November 17, 2010

Why I Quit NaNoWriMo But You Shouldn't

Confession time: I quietly dropped out of NaNoWriMo a week ago.

I did it because I hated my novel and I wasn't having any fun. Now, I recognize that this is a phase many NaNo participants go through (often during Week 2, which last week was) and one I've gone through myself. In fact, this problem is a reality for most anyone writing a novel at any speed. Read Neil Gaiman's 2007 NaNo pep talk for evidence that it happens to even successful writers.

Faced with someone who had never succeeded at NaNoWriMo before and wanted to quit, I would urge them to keep going. I'd say that first drafts often become less loathsome around 15,000 words in and that writing gets easier and more pleasant as the story builds momentum and the writer gets to know the characters. I've found this to be true many times, and it probably would have been the case for me again if I'd kept going (I stopped at 12k).

But I just couldn't get excited about reaching the point where I started enjoying this particular novel. And I decided that was okay.

The value in National Novel Writing Month, and the core purpose of the event, is that it demonstrates to people who have dreamed of writing a novel but never come close that they actually do have the ability to write an entire book. That's what it did for me. I'd been writing my whole life, but I didn't have the confidence to try a novel, so I stuck to short stories, and honestly, I'm not very good at short stories. Attempting and winning NaNoWriMo showed me what I really wanted to be writing. It proved to me that I could do it, and it taught me about the discipline required to keep writing, even when it's hard.

I was a NaNoWriMo winner for 7 years in row. Long ago, I moved out of the category of participants who are proving something amazing and wonderful to themselves. These non-writers, or not-yet-writers, are the ones who NaNoWriMo is really for. They're the reason the event is focused not on what we're writing or how we write it, but on the act of getting words written, and more broadly, on setting a goal and meeting it. These are very important skills for anyone who wants to be a writer, and good general life skills, too.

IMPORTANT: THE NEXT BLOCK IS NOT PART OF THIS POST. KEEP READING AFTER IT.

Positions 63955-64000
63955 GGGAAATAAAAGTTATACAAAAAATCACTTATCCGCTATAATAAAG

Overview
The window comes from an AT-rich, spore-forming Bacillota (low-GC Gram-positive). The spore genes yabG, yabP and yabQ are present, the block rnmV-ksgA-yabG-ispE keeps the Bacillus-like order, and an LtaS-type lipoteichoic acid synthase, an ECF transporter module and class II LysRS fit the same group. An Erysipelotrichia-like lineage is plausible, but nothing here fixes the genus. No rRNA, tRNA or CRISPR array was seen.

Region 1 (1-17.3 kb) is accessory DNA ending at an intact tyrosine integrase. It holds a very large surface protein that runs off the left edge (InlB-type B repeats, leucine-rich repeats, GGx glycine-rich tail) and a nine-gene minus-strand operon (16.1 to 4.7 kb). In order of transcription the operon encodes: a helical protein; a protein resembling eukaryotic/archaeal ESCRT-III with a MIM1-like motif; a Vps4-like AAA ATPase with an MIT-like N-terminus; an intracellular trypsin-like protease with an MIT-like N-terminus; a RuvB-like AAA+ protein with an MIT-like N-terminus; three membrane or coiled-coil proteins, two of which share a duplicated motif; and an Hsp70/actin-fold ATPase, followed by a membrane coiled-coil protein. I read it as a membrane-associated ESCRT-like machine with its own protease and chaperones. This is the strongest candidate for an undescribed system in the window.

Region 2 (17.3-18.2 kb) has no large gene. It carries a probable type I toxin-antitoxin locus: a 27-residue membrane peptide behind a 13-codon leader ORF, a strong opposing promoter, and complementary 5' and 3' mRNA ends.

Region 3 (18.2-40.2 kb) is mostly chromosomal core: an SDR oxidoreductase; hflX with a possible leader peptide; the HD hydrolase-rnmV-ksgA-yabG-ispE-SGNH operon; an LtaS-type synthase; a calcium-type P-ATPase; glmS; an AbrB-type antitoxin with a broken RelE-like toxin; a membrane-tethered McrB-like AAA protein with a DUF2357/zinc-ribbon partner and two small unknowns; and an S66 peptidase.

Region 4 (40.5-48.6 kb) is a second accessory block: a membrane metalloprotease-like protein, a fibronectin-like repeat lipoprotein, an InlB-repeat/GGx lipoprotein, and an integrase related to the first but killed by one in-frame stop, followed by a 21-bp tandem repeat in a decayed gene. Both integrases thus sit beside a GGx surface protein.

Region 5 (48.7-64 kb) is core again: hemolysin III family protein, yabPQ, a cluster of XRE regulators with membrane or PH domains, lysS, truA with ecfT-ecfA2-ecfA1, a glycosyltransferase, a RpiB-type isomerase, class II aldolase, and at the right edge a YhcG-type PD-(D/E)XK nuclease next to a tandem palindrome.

Some NaNoWriMo participants, like me, turn into year-round writers. That's cool when it happens, though it's not the only way to gain something valuable from the event. So now I'm one of the people who writes all the time but uses NaNoWriMo as a way to churn out a first draft that would have been written anyway, if not as quickly. It's nice to have a month of being more social than usual about writing, but NaNoWriMo is a lot less of a thrill on this side of the fence. Ho hum, another novel.

I don't need another novel right now. I have a third draft to plan, and getting back to work on that made a lot more sense to me than forcing out another 38,000 words just to keep up appearances. So I quit, and I'm not sorry at all.

But if you're in the middle of a NaNoWriMo novel right now and you've never had the incredible experience of writing 50,000 words for the first time, keep going! You won't be sorry, either.

Good Stuff Out There:

→ Book Lady Rebecca Joines Schinsky talks about the "serendipitous intersection" that can occur when Reading Across Genres.


Unknown said...

Courage, sister. Thanks for posting this.

Karen said...

Yep! That's about where I am too. I have enough books to write right now, thanks, and I don't need to prove anything to myself. It had turned into "I have to win NaNo so I don't ruin my winning streak." But I lost last year so that's out. So now my writing goal for November is to answer your last email! :)

Anna Scott Graham said...

I was wondering, but didn't wish to pry. Eloquently said, as usual.

Maddy said...

Aha! I am not lurking I just had an interruption.

I think that is all so true. I've now cranked mine out - but it's the revisions and the rewrites which really count. This one was fairly solid for me and I proved something to myself. I knew November was going to be virtually impossible because I can't write at weekends, the children were on half day school for ten days for parent teacher conferences, 3 days off for Thanksgiving and another two days off for Veterans Day. i.e. not 30 days to write a novel but 14. Done and Dusted - now the real work starts.

So glad I found you here. [actually you found me now I come to think about it]

Henri Picciotto said...

Wow. This seems (to me) like a significant step forward!

Christopher Gronlung said...

You've obviously proven to yourself you can do it repeatedly. It's a great thing to show people what they can do if they work hard. You know that at least 7 times over, which is mighty impressive!

It definitely sounds like you have plenty to keep you busy. When success knocks at your door, you'll not have to worry one bit about having other things to pitch--and you'll know you're capable to being a writing machine if the need ever arises :)

Good luck with the revision!

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